Closely Guarded Secrets

Margaret Tempero
Search for other papers by Margaret Tempero in
Current site
Google Scholar
Full access

Has this ever happened to you: You have a patient who is seen by a consultant at another office or institution and subsequently you receive in your email a “secure” message that presumably has the consultant's report. You try to open it. It asks you to set up an account. You try to do this. Turns out you already had an account but you can't remember the password. You try a few times and then it rejects you. Or how about this: You can't even get this started because your own institution's firewall won't let you open this kind of message. Yep, it's secure all right!

The Health Insurance Portability and Accountability Act (HIPAA) of 1996 was well intentioned. People have a right to privacy and confidentiality, and this law was designed to protect that. We don't want unauthorized intrusions in our electronic medical records for any reason. It protects us all against everything from the nosy staff clerk who wants to know why a patient was admitted to the wholesale theft of identity. But was it supposed to prevent facile communication between doctors? I don't think so. How did that go wrong?

In the age of electronic information, systematic protection of files has become paramount. So an army of people has emerged to help us get this right. Attorneys help us “interpret” HIPAA regulations. Informatics and software experts have built businesses to accommodate our need for compliance. We now get scary emails about how we will be fined enormous sums or go to jail if we leak information, even to other doctors participating in the care of our patients. Really?

Recently, I was at a meeting with a colleague from an institution down the road (you can guess which one), and he said his institution told him he can't send an email or text that refers to a patient, for instance, by their initials. What??? Recently the Feds had to go to great lengths (maybe to Israel) to find someone who could crack open an iPhone belonging to the San Bernardino terrorist. So it seems like some texts are pretty darn safe. Another colleague told me that her institution prohibits her from handing a patient their own laboratory or imaging results. She's supposed to send them to medical records so they can formally request it. That sounds like a lot of fun after you've just spent a few hours getting your chemotherapy.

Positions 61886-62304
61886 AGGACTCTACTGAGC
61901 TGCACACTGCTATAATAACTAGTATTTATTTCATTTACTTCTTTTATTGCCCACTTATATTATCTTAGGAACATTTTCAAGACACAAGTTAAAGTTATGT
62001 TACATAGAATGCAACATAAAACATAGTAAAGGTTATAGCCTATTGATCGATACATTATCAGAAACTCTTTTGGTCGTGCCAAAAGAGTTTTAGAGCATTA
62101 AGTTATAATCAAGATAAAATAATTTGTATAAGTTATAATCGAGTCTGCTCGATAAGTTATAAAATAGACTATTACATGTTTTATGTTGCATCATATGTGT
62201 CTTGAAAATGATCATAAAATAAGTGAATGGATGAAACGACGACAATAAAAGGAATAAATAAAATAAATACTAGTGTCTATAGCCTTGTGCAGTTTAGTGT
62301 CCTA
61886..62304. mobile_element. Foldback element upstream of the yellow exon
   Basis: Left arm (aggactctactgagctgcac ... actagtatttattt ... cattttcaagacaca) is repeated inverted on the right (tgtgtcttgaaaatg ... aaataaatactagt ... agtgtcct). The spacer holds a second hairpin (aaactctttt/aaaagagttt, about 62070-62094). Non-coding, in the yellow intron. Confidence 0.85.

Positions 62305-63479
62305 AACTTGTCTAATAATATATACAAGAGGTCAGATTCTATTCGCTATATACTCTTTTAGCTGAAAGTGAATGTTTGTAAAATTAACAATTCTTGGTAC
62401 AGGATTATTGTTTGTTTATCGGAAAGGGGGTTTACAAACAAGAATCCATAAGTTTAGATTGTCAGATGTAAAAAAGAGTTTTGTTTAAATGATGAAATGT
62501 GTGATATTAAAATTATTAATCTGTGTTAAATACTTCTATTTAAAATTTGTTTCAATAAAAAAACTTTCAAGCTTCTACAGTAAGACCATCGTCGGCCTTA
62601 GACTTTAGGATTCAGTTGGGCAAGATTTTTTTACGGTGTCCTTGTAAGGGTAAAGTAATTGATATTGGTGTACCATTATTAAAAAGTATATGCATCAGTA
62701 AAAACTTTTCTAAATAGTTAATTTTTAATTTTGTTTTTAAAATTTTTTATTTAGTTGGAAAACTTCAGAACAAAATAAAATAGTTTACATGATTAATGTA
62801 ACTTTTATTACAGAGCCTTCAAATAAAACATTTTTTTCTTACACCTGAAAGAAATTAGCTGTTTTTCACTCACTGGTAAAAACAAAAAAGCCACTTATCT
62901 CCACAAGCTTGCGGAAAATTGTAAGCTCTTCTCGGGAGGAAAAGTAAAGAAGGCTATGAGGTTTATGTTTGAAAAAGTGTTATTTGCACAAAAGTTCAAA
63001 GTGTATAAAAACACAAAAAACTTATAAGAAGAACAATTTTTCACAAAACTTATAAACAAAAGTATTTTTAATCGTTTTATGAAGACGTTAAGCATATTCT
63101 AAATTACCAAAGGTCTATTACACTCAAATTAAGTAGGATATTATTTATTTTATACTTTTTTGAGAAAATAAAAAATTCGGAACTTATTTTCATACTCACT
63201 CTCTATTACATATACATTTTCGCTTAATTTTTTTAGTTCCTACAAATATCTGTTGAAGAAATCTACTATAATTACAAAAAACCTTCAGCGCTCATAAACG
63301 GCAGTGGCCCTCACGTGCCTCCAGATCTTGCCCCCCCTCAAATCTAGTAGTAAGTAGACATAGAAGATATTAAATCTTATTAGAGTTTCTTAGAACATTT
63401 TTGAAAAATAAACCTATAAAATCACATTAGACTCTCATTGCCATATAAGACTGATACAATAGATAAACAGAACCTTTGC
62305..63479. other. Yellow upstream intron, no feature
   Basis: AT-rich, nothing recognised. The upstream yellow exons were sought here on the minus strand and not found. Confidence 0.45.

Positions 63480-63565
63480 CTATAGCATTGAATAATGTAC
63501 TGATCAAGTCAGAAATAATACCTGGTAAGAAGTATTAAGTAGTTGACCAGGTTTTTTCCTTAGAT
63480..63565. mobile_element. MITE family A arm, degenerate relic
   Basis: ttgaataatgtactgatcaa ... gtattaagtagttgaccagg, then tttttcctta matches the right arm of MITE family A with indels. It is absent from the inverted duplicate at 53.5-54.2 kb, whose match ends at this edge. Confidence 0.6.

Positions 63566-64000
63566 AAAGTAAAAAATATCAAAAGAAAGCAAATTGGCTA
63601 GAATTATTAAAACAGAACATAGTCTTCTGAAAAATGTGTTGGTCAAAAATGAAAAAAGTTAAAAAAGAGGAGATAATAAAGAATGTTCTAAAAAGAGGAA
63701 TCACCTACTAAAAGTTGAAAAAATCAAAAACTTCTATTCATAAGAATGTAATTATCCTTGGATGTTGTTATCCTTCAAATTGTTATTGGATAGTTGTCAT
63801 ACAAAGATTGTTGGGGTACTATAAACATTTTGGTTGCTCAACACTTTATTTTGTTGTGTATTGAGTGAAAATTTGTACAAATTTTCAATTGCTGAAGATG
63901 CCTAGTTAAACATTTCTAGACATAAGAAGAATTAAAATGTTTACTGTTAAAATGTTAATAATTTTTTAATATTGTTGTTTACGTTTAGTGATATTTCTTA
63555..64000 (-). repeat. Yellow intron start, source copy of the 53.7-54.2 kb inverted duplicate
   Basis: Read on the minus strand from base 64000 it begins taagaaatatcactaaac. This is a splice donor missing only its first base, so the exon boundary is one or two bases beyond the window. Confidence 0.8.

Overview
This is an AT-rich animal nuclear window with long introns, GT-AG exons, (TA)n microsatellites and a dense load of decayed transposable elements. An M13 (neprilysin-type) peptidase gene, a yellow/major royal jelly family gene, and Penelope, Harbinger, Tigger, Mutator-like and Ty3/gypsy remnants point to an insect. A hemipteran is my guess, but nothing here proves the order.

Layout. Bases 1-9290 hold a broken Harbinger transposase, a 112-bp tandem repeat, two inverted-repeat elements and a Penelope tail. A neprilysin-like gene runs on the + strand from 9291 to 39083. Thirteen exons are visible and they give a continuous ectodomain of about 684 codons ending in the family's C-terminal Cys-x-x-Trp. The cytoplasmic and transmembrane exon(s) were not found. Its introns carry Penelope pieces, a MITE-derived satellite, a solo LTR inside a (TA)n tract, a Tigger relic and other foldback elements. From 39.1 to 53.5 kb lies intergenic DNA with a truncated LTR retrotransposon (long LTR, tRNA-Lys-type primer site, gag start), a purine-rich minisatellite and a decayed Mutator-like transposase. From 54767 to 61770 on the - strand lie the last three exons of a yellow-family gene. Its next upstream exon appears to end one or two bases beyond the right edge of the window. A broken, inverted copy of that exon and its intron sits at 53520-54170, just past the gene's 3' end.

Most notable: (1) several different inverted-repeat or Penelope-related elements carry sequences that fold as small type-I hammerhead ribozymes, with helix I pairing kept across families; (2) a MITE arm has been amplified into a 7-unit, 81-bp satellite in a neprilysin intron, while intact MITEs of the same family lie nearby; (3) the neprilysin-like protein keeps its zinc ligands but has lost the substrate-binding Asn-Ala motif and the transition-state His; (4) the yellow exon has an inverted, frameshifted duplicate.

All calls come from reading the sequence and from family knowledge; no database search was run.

So I guess the solution is for us all to play phone tag with each other updating our colleagues on the progress or problems of our mutual patients. How efficient!

As you can see, I'm a little worked up over this. I know the folks who cared enough about privacy to enact a law like HIPAA never intended to make it difficult for doctors to communicate about their patients. Personally, I blame the profiteers who make a living interpreting law and developing costly and cumbersome procedures for providers to enforce compliance. I also blame us a bit for putting up with this so long and letting it get this bad.

I'm not sure what the solution is, but the next time you see one of my patients and want to let me know the outcome, send me a text or email. I promise not to tell.

What do you think? Please e-mail correspondence (include contact information) to

Dr. Tempero is a Professor of Medicine and Director of the UCSF Pancreas Center, and the editor-in-chief of JNCCN. Her research career has focused on pancreatic ductal adenocarcinoma, especially in the area of investigational therapeutics.

Dr. Tempero has served on the ASCO Board of Directors and as ASCO President. She co-directed the AACR/ASCO Methods in Clinical Cancer Research and taught this course and similar courses in Europe and Australia. She was founding Chair of the NCI Clinical Oncology Study Section (CONC) and served as a member and chair of the NCI Board of Scientific Counselors Subcommittee A. She is on the External Advisory Boards of the Pancreas SPOREs at Mayo Clinic and at UAB/Minnesota and the GI SPORE at the University of Arizona. She is, or has been, on the Scientific Advisory Boards of the Lustgarten Foundation, the Pancreatic Cancer Action Network, the V Foundation, The Alberta Canada Cancer Board, and the EORTC. She served as a member of the Oncology Drug Advisory Committee for the FDA.

She has served as Deputy Director and Interim Director for the UNMC Eppley Cancer Center. She is Chief Emeritus of the Division of Medical Oncology at UCSF and served as Deputy Director and Director of Research Programs at the UCSF Helen Diller Family Comprehensive Cancer Center.

The ideas and viewpoints expressed in this editorial are those of the author and do not necessarily represent any policy, position, or program of NCCN.

  • Collapse
  • Expand
All Time Past Year Past 30 Days
Abstract Views 0 0 0
Full Text Views 246 37 0
PDF Downloads 34 7 0
EPUB Downloads 0 0 0